Regulatory policy

Global Methane Pledge: political and industrial lobbying one year later

Only a handful of jurisdictions have officially introduced policies aimed at reducing methane emissions in the year since the announcement of the Global Methane Pledge, with a new analysis from climate think tank InfluenceMap showing a steep setback of the industry with regard to these plans.

As world leaders gather for COP27, InfluenceMap is launching a new website to track corporate engagement on methane policy as it relates to two key industries that are the largest producers of anthropogenic methane emissions – the oil and gas sector and the agricultural sector.

It shows that there remains a significant gap between voluntary commitments and countries that have put in place policies to reduce methane emissions, particularly with regard to the agricultural sector. The website will be continuously updated as new countries officially introduce methane regulations.

It includes a policy tracker to show how companies and their business groups are pushing individual policies, such as the European methane regulations for the energy sector and the US EPA methane regulations .

The website also includes a narrative tracker that highlights the arguments most frequently used by these sectors in lobbying against methane policy.

The data shows:
In the United States and the European Union, the majority of corporate engagement on methane regulation has been either unsupportive or outright opposed. This is particularly noticeable in relation to the levy on methane emissions under the Inflation Reduction Act.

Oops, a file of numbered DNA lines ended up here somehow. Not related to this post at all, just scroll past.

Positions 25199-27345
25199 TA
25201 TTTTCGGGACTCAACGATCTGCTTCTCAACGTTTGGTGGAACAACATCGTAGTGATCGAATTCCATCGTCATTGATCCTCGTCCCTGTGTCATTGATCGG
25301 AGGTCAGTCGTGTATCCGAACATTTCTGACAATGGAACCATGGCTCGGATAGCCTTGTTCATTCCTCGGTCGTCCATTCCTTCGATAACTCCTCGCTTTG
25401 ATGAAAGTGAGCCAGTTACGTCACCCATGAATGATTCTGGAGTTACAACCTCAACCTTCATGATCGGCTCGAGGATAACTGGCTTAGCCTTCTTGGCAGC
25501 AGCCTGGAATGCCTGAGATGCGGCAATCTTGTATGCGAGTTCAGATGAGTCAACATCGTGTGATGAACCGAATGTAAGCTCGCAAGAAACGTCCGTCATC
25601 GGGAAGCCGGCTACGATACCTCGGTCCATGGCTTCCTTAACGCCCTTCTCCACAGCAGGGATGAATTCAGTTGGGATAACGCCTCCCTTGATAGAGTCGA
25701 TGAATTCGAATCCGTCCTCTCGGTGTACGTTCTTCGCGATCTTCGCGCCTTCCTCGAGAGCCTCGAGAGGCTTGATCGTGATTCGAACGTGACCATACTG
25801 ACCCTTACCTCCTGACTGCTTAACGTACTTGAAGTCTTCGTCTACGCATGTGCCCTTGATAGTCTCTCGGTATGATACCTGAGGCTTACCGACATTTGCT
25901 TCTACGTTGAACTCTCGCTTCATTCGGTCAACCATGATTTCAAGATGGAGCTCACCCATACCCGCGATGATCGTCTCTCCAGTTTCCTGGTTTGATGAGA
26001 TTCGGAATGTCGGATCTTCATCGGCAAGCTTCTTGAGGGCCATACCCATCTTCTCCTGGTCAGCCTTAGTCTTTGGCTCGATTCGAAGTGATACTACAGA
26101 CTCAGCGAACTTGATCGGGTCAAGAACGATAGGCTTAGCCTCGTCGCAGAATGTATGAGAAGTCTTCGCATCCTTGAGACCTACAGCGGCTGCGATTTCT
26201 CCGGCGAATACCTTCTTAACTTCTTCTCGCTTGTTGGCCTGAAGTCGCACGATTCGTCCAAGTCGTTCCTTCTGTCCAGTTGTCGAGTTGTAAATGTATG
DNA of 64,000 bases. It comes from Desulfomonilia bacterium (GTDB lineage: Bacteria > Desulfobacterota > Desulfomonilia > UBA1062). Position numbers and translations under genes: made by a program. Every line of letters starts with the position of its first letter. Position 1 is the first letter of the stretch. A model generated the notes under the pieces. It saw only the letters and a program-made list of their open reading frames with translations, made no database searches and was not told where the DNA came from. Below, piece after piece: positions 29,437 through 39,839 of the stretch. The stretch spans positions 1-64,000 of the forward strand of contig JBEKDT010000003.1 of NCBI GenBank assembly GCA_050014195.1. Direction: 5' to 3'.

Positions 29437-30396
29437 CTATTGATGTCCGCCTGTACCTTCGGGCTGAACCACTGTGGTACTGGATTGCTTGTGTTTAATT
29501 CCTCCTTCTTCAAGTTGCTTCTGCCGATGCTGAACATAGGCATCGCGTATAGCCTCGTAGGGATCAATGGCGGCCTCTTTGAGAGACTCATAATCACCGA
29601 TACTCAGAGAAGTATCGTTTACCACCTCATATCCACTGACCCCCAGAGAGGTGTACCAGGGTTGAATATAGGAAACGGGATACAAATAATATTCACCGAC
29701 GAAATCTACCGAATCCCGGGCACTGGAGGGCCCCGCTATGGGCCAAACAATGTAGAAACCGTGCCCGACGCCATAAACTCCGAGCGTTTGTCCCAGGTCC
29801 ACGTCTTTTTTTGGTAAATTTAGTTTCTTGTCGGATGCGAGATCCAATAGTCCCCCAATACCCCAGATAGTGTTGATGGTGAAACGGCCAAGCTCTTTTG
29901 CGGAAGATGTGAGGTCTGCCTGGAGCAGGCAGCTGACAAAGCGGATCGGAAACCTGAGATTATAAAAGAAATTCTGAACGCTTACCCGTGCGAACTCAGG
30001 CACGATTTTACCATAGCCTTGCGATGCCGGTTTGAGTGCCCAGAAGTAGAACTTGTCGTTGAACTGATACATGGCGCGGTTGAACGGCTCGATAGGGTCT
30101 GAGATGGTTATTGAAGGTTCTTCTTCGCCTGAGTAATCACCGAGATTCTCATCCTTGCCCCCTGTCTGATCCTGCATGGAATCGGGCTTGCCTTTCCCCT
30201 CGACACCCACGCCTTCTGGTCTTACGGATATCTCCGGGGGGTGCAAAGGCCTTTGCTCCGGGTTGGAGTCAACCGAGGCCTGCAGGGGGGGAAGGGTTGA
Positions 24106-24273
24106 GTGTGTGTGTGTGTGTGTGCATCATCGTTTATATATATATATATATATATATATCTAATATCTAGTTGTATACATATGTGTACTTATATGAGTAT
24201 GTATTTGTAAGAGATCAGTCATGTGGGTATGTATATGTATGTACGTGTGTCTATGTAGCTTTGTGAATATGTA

Several European oil and gas industry players successfully lobbied against the inclusion of imported fossil fuels in the EU methane regulation for the energy sector, despite over 90% of the consumption of EU fossil gas from imports and the European Parliament’s ENVI committee calling for imports. to be included.

Negative lobbying over EPA methane regulations in the United States has been dominated by cross-industry and fossil fuel industry associations, including the American Petroleum Institute (API), American Gas Association (AGA), and the United States Chamber of Commerce. (USC). All of these groups challenged the EPA’s legal authority to regulate methane emissions under the Clean Air Act.

Turning to specific narratives, the oil and gas industry has used two key tactics to push back against methane regulations: arguing that regulation would negatively impact energy security, and promoting fossil gas (a key source methane) as a cleaner product or “low carbon” energy source.

A key element of the agricultural sector’s strategy appears to be to shift attention to methane emissions from the fossil fuel sector. The analysis shows that it has also deployed two other key arguments to push back against regulation: that methane emissions in the agricultural sector are “natural” and that the industry is making its own efficiency improvements.
The analysis is based on the IPCC’s call for “strong, rapid and sustained reductions” in methane emissions to meet the 1.5°C warming target and the goals of the Paris Agreement.

Vivek Parekh, InfluenceMap Principal Analyst, said: “This research pulls together hundreds of pieces of evidence to uncover the common threads of how industry is lobbying for specific policies and the arguments used.

“Many of the companies involved in this lobbying effort are the same companies that have made public comments about the need to reduce methane emissions.

“What’s also remarkable is that many industry groups — particularly in the United States — have been much more aggressive in undermining regulatory efforts.

“Given strong industry resistance to methane regulations in Europe and the United States, it is not particularly surprising that other jurisdictions have so far been slow to follow suit with their own policy proposals.

“As more countries prepare to announce methane regulations, this research gives an indication of the arguments and lobbying intensity that policymakers can expect from the corporate sector.”
Source: InfluenceMap